Bill’s favourite umpire was Bill Deller. He loves going to Mornington and enjoying a good tale or two with many of his contemporaries from that era, horse racing and any sport are his hobbies. Riding a mountain bike and walking fill in most days.
JUST FOR THE RECORD HERE IS BILL’S HISTORY
1960 :- Started working for the Victorian State Electricity Commission.
1962 :- Joined VFL Reserve Grade List – First Under 19 game.
1962 :- First VFL Reserve Grade game as well as umpiring in Federal and Eastern District Leagues
1964 :- Australian Sprint Champion at Blacktown New South Wales
1967 :- Under 19 grand final replay partnering Ray Frost with Ian Coates the single field umpire and Kevin Barker & Noel McLennan goal umpires making up the team.
Richmond 12.11 defeated Fitzroy 11.11 Played at Skinner Reserve Sunshine.
1969 :- VFL Reserve Grade Grand Final partnering Gary Grant with Don Jolley the single field umpire, with Kevin Barker & Noel McLennan goal umpires making up the team.
Melbourne 12.16 defeated Carlton 8.12
1970 :- Promoted to VFL Senior List
1970 :- 11th April umpired his first VFL game, Heritage Number 333.
Melbourne 14.12 d. Hawthorn 11.19 Partnered by Bob Gulliver,
Field Umpire Ian Coates with Goals Tom Rossiter & Peter Stokes.
1974 :- Umpired VFL grand final partnering Murray Williams with Ian Robinson the single field umpire, with Joe Bell and Dick Sankey
Goal umpires making up the team. Richmond 18.20 d. Nth Melbourne 13.9
1976 :- Retired from umpiring with 127 games, including 6 finals to his credit.
1974 to 79 :- Specialist running coach for Ron Barassi at the North Melbourne Football Club and Melbourne Football Club.
1984 :- Returned to VFL as specialist running coach to all VFL umpiring panels.
1986 :- Appointed VFL Boundary Umpires’ Coach.
1989 :- Awarded Honorary Life Membership of the AFLUA
1989 : – Awarded Life Membership of Victorian Athletic League.
1993 :- Retired from SEC with an excellent retirement package after 33 years in the same job.
1993 :- The position as VFL Boundary Umpires Coach was upgraded to AFL National Director of Boundary Umpires. This was a challenging task which Bill successfully managed and under his leadership umpires from all states were integrated into the AFL panel with his main focus to develop the younger umpires. His Frequent Flyer points came to a huge tally.
1996 – 99 :- Eastern District Football League Boundary Umpires Coach.
2000 :- Introduction of a Bill Sutton Medallion for the most promising boundary umpire. This award was Introduced for Bill’s outstanding service and his contributions to the AFLUA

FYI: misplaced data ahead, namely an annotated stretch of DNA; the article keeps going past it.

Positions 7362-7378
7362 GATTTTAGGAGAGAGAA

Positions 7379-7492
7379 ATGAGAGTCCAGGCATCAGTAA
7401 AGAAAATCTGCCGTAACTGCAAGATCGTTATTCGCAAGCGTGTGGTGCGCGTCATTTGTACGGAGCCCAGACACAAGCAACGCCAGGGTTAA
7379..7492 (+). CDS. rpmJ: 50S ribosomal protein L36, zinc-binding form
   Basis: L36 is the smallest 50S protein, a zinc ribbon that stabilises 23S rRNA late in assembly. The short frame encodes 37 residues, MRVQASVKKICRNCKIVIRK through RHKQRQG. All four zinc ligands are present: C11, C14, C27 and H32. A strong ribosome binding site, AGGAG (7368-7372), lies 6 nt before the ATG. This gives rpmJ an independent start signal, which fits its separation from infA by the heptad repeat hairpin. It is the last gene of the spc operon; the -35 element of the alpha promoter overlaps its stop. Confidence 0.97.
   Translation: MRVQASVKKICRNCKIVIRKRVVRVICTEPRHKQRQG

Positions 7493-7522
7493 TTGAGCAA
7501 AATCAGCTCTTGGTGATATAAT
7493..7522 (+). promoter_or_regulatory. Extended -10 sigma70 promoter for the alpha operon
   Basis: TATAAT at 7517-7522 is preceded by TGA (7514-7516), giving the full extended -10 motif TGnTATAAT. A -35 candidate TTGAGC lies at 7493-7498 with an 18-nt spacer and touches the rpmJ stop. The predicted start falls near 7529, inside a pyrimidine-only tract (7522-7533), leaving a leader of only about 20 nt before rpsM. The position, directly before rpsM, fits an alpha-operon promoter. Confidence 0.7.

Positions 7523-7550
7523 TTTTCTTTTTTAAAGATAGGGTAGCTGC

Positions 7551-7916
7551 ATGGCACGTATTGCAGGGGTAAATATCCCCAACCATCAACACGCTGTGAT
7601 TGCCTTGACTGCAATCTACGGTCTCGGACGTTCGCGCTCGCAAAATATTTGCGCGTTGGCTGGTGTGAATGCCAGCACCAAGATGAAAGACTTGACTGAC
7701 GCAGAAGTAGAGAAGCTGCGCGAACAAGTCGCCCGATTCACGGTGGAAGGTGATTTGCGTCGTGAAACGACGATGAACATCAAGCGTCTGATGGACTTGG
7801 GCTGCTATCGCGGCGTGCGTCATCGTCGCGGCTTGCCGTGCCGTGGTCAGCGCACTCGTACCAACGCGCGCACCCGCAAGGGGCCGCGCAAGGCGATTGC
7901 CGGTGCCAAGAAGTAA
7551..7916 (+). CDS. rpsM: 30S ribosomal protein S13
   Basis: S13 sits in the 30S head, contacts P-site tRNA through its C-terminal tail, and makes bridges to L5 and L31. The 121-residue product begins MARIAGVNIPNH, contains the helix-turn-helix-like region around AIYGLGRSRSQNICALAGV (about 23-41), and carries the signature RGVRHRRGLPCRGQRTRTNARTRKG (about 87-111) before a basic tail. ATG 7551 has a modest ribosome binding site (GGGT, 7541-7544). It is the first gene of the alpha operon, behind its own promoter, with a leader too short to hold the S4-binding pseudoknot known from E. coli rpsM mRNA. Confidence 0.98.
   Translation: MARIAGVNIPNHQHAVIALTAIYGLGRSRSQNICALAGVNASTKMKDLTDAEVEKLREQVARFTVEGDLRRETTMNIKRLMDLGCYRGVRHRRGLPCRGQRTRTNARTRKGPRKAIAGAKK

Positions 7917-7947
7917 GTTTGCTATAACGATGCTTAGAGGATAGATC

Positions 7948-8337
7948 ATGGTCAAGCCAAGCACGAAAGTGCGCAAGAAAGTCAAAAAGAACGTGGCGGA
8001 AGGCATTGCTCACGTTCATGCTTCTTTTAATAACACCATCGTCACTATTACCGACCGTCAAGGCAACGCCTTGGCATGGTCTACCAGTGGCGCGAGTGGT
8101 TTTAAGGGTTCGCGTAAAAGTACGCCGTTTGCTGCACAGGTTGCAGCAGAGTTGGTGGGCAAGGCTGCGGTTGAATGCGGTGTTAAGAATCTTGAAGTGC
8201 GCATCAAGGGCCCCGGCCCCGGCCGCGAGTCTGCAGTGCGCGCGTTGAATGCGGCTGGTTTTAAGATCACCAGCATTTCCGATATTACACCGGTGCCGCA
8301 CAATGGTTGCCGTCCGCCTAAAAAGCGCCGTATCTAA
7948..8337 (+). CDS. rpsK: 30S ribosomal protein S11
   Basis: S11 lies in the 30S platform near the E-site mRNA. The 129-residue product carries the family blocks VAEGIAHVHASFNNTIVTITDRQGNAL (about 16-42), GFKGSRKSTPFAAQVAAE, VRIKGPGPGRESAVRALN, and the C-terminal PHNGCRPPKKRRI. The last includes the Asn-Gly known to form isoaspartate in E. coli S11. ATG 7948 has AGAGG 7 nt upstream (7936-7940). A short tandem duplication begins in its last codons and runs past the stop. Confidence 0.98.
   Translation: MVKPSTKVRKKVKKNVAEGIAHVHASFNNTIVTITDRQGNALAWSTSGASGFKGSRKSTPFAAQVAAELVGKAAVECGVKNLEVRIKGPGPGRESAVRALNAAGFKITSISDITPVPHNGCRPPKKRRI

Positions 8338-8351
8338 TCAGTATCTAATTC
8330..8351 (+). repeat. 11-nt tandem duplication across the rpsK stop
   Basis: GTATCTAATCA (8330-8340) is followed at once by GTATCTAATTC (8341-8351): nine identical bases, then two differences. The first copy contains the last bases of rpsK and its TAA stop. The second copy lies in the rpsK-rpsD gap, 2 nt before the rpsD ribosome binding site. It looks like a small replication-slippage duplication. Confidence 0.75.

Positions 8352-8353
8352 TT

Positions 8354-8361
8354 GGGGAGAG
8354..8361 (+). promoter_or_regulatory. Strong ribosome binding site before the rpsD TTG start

2001 :- Returned to AFL as National Technical Consultant (Boundary) a position he held until 2002
2009 :- Awarded a Lifetime Achievement Award for services to the AFLUA – Member of the Hall of Fame Sub- Committee.
2010 :- Inducted into the Hall of Fame, AFLUA following 40 years involvement in umpiring.
Now we all know Bill was an outstanding World Class Foot Runner, but did you know that he finished 3rd in the 1962 Stawell Gift in a blanket finish. Then to top it off in 1963 won the Jack Donaldson 200 metres off 5 yards the boy from Menindee / Broken Hill also took out the Invitation back markers 120 yards in a slick 11.4 sec. off ¾ yard. Who said Bill couldn’t run?
But I consider Bill’s biggest claim to fame, forget grand finals and finals, was when mid Saturday afternoon at Stawell and Bill acting as Chief Steward had this horrible feeling that he had failed to measure the track on behalf of the Victorian Athletic League, which was part of his job. He had not …..um done it. “I measure every other track when I go around Victoria,” he said afterwards.
“I didn’t do it this time because I knew that Stawell has always been on the ball. It has come back to bite me on the backside”. Shortly after 5pm the track was measured properly. It was 3.2 metres too long. Any wonder the times posted on the Saturday were considered by Bill and the other stewards as though all athletes were running dead!
Bill gets super excited about going to Stawell and these days acts as a Starter for the VAL. Bill stated it’s one of many things he looks forward to each year.
These days Bill is happily retired, living in the Rowville Retirement Village. Great chatting with you Bill. The stories are endless.
Article written by: AFLUA Life Member, Graeme ‘Wizzer’ Fellows